How you view the world - is it all about me, or all about Him?

How you view the world – is it all about me, or all about Him?

Sometimes you just come across a great thought, or quote, and you realize why you’ve been reading that book for as long as you have.  We’re all that way.  We’re not affected by books as much as we are statements, or as John Piper might say, sentences.

Today, as I was reading a few verses for my personal devotional life and worship, I came across this note in the ESV Gospel Transformation Bible while reading Ephesians 6:1-4.  It had that effect of both encouraging and challenging me to live out the implications of the Gospel in my mundane, everyday life.  Here it is:

“There is no area of life too big or too mundane that the person and work of Christ cannot sanctify and empower it. The Christian gospel is not an ethereal formula unrelated to daily living. The gospel informs and transforms all of life.” – ESV Gospel Transformation Bible, on Ephesians 6:1-9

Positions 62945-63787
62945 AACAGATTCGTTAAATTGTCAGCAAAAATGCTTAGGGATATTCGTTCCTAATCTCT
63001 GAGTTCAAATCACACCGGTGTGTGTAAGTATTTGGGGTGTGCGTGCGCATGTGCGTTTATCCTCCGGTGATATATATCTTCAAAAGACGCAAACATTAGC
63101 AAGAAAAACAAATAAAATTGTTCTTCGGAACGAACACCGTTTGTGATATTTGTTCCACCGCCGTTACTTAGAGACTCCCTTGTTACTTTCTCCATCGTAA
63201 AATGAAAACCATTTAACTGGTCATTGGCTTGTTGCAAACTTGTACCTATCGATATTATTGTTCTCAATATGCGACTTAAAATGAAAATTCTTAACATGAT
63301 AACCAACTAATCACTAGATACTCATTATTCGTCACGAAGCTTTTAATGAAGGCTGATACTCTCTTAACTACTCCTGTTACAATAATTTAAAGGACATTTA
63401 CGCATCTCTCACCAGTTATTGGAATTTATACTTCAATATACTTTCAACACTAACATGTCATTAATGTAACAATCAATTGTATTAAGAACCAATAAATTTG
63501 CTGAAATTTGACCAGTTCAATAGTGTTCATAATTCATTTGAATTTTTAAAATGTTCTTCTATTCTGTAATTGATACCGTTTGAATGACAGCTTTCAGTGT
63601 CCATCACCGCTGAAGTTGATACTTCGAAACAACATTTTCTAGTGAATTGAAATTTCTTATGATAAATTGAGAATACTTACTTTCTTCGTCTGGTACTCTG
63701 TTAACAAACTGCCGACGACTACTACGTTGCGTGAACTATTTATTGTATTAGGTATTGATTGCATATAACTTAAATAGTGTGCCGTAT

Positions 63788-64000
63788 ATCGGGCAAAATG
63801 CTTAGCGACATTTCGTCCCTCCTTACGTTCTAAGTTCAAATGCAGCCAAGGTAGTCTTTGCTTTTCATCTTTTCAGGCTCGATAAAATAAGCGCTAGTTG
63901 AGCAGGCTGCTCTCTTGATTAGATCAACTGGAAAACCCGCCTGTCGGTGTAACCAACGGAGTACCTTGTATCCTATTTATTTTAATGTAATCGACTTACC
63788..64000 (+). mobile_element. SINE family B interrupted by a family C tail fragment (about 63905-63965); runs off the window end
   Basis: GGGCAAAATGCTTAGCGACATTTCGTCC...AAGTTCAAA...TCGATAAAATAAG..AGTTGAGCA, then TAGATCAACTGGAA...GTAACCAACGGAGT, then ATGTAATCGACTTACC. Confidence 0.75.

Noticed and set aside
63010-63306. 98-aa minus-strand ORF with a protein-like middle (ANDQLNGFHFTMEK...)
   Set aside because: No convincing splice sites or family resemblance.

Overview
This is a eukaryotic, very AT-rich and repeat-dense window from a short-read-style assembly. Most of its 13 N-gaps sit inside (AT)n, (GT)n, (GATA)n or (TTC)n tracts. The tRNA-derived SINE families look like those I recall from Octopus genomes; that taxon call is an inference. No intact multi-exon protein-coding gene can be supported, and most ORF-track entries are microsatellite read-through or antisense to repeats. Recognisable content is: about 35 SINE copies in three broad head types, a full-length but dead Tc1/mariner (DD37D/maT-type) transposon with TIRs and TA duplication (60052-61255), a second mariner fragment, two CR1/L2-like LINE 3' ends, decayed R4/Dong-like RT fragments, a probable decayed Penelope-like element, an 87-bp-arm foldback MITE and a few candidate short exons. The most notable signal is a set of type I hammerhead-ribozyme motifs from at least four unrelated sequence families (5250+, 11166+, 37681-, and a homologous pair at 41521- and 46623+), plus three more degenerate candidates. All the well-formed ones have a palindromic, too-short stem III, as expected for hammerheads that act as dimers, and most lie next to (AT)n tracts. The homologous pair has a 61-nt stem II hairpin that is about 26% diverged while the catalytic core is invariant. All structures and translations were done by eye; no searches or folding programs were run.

Friends, today, how will you let the gospel inform your experiences?

When you hit your highs of landing that deal, signing that contract, moving the ball down the court that one next step, seeing your kids treat each other with love and compassion?

Or when you hit your lows, and that client cancels their subscription, the contract goes back for review, you take two steps back in your business, your dryer decides to quit and you find yourself playing sibling referee in the never ending cage-fighting grudge match that is your kids’ interaction with each other?